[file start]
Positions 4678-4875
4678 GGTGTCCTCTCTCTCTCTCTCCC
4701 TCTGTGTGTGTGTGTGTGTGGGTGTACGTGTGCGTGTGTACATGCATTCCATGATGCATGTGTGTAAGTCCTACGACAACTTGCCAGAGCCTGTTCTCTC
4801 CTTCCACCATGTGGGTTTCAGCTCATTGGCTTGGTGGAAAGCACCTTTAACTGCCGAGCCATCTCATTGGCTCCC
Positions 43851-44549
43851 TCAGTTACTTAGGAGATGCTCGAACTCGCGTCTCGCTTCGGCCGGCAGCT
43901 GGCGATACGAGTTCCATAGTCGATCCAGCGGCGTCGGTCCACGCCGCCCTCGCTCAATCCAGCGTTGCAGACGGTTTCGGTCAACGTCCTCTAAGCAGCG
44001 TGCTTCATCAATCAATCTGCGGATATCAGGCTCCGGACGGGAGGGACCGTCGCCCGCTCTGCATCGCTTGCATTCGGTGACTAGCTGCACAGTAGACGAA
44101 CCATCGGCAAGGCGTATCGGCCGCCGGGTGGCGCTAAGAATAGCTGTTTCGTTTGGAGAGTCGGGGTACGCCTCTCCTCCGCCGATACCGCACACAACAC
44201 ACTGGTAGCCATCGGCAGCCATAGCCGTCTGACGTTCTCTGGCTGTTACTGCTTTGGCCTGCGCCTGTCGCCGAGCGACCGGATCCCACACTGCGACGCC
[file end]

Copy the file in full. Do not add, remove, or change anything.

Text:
Positions 4678-4875
4678 GGTGTCCTCTCTCTCTCTCTCCC
4701 TCTGTGTGTGTGTGTGTGTGGGTGTACGTGTGCGTGTGTACATGCATTCCATGATGCATGTGTGTAAGTCCTACGACAACTTGCCAGAGCCTGTTCTCTC
4801 CTTCCACCATGTGGGTTTCAGCTCATTGGCTTGGTGGAAAGCACCTTTAACTGCCGAGCCATCTCATTGGCTCCC
Positions 43851-44549
43851 TCAGTTACTTAGGAGATGCTCGAACTCGCGTCTCGCTTCGGCCGGCAGCT
43901 GGCGATACGAGTTCCATAGTCGATCCAGCGGCGTCGGTCCACGCCGCCCTCGCTCAATCCAGCGTTGCAGACGGTTTCGGTCAACGTCCTCTAAGCAGCG
44001 TGCTTCATCAATCAATCTGCGGATATCAGGCTCCGGACGGGAGGGACCGTCGCCCGCTCTGCATCGCTTGCATTCGGTGACTAGCTGCACAGTAGACGAA
44101 CCATCGGCAAGGCGTATCGGCCGCCGGGTGGCGCTAAGAATAGCTGTTTCGTTTGGAGAGTCGGGGTACGCCTCTCCTCCGCCGATACCGCACACAACAC
44201 ACTGGTAGCCATCGGCAGCCATAGCCGTCTGACGTTCTCTGGCTGTTACTGCTTTGGCCTGCGCCTGTCGCCGAGCGACCGGATCCCACACTGCGACGCC